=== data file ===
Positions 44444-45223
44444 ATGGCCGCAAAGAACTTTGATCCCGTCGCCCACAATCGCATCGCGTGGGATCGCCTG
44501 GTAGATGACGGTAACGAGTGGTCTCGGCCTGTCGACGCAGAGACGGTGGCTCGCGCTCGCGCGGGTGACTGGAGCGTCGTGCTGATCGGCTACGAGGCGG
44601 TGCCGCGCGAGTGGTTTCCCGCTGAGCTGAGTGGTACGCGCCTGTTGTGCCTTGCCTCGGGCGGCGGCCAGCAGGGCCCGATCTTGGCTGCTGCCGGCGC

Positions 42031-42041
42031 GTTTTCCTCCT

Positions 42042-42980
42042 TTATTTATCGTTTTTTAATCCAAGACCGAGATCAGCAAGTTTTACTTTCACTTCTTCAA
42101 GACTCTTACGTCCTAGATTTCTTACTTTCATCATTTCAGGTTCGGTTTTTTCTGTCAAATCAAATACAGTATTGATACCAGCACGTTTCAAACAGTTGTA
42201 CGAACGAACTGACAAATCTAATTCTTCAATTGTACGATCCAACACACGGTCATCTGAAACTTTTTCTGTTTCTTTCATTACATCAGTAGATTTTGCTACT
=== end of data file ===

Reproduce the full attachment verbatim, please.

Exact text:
Positions 44444-45223
44444 ATGGCCGCAAAGAACTTTGATCCCGTCGCCCACAATCGCATCGCGTGGGATCGCCTG
44501 GTAGATGACGGTAACGAGTGGTCTCGGCCTGTCGACGCAGAGACGGTGGCTCGCGCTCGCGCGGGTGACTGGAGCGTCGTGCTGATCGGCTACGAGGCGG
44601 TGCCGCGCGAGTGGTTTCCCGCTGAGCTGAGTGGTACGCGCCTGTTGTGCCTTGCCTCGGGCGGCGGCCAGCAGGGCCCGATCTTGGCTGCTGCCGGCGC

Positions 42031-42041
42031 GTTTTCCTCCT

Positions 42042-42980
42042 TTATTTATCGTTTTTTAATCCAAGACCGAGATCAGCAAGTTTTACTTTCACTTCTTCAA
42101 GACTCTTACGTCCTAGATTTCTTACTTTCATCATTTCAGGTTCGGTTTTTTCTGTCAAATCAAATACAGTATTGATACCAGCACGTTTCAAACAGTTGTA
42201 CGAACGAACTGACAAATCTAATTCTTCAATTGTACGATCCAACACACGGTCATCTGAAACTTTTTCTGTTTCTTTCATTACATCAGTAGATTTTGCTACT